I have submitted an application to theYouth Agripreneur Project (YAP). For those of you not familiar with the “YAP” project it is a pilot program which targets young agricultural entrepreneurs or “agripreneurs”.
My proposal is titled ‘Ebites’: More than a blog—becoming a business aims to promote the use of ICTs in the agricultural sector and will place a specific emphasis on livestock issues, youth leadership, rural cooperation and policy development and advocacy for the inclusion of women in agriculture. Part of the dream for my business venture is to change the way people perceive agriculture by making more success stories available to readers and viewers.Continue reading →
In the climate community we are all aware that developing countries feel the effect of climate change sometimes more heavily than developed countries. But what of Small Island developing states (SIDS)? Due to the miniscule stature of these nations we have little effect on the wider world and as a result we are forgotten. Apologies for being blunt but this is likely true. However what will the leaders of the wider world have to say in 2015 as the climate change issue is now heavily, albeit ironically affecting agriculture, our one and only food source?
A rundown of effects
“The most obvious felt consequence of climate change has been a rise in temperatures affecting poultry, dairy and pig industries and to a lesser extent on small ruminants,” explains Mr. Norman Gibson, Science Officer at the Caribbean Agriculture Research and Development Institute (CARDI) headquartered in Trinidad and Tobago. With regards to the poultry sector, adverse effects include higher mortality and morbidity (that is reduced productivity) though that industry’s structure is based entirely on imported inputs and production processes. Therefore the privately run Caribbean Poultry Association is primed to commit the necessary resources to combat the problem. On the other hand for the dairy sector, effects include reduced feed conversion and milk production.Continue reading →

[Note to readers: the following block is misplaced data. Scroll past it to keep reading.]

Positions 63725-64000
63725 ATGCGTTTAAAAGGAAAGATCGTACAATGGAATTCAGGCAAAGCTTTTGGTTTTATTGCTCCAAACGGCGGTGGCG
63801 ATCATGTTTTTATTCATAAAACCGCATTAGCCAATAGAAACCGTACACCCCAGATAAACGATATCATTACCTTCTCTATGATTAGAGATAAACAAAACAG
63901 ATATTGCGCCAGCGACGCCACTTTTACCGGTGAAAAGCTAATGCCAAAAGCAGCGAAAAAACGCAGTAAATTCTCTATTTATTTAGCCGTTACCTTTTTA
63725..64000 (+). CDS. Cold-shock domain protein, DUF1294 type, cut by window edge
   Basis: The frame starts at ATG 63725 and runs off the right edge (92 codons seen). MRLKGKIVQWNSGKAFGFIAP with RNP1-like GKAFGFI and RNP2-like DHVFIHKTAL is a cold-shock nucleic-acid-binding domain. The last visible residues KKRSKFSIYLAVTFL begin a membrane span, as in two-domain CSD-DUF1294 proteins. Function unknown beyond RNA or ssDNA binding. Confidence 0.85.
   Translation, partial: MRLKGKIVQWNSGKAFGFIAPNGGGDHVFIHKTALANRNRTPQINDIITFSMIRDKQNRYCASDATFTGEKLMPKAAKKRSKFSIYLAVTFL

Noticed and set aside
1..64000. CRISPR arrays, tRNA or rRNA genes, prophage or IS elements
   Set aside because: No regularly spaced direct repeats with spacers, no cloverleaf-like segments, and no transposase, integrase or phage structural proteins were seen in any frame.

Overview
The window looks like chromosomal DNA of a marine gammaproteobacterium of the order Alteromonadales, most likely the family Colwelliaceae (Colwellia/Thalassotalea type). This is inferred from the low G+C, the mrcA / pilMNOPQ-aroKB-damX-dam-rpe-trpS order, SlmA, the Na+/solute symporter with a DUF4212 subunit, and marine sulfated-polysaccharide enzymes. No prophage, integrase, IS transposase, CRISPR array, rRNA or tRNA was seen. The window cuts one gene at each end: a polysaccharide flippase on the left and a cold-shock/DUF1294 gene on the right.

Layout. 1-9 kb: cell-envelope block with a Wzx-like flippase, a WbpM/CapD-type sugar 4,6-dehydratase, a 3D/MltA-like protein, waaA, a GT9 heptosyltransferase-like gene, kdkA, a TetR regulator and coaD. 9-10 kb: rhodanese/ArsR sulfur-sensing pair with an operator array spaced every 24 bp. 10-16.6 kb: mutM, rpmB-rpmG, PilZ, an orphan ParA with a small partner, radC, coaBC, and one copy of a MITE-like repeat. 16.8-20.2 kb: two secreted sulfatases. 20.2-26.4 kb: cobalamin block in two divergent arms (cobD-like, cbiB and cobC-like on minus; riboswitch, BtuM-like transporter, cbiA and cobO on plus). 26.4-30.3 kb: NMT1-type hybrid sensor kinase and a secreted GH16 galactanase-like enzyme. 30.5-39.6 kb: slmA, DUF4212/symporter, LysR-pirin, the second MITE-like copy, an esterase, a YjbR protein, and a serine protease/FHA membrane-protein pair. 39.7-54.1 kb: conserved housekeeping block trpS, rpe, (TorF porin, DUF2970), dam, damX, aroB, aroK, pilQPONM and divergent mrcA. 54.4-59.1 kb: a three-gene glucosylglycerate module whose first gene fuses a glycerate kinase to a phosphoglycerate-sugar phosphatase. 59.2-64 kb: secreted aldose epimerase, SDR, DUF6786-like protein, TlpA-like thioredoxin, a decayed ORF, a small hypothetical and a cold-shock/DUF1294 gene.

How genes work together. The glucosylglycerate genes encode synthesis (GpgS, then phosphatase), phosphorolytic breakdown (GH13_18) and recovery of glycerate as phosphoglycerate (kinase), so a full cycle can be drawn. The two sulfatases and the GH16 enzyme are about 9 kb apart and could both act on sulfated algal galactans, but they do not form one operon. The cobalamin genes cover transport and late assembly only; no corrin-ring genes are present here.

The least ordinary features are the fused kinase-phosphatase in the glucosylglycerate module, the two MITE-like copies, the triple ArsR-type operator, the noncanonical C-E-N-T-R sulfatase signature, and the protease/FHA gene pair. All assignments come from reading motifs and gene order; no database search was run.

Amidst the hype on the decriminalisation of marijuana and the subsequent “herb” revolution, has any real thought been put into the possibilities that could develop as a result?
We in Trinidad and Tobago have for the most part, always had a buffer to protect against economic strain and the resulting ills (I’m referring to the natural resources of oil and gas mainly, among the many others that we are blessed with). However, even when managed with extreme care, they are not renewable and therefore leave us vulnerable. Continue reading →
I am an avidTEDx Talksfan who is constantly on the lookout for new talks that will stimulate discussions among my friends and colleagues. Thus, when I saw this video from Chimamanda Ngozi Adichie, I knew I had to share it with you guys. Continue reading →
For me, every day I am alive is a day to celebrate, but it is still nice to have a day called “International Women’s Day”. I admit my greetings are a bit late, but I could not let this day go by without sharing my greetings with you. Continue reading →
Every year for Carnival, hundreds of travellers visit the islands to celebrate this event. Most visitors, once they experience Trinidad and Tobago’s Carnival return. Sometimes they will even encourage their friends and relatives to visit. As a result, the influx of tourism designed events has become a primary source of revenue for the food and beverage, and hospitality industry, as well as generates employment opportunities. Continue reading →
“Pssst Pssst June, hear dis nah… ah hav ah two acres ah land feh sale, yuh interested?” if someone comes whispering to you about property that they have for sale in that manner run, don’t walk, don’t skip just run. No good can ever come from the exchange of goods or services via a whisper.
Our blog will share Art4Agriculture’s journey to share stories and improve the understanding of modern farming practices so urban and rural communities can work together to ensure the health, wealth and happiness of all Australians.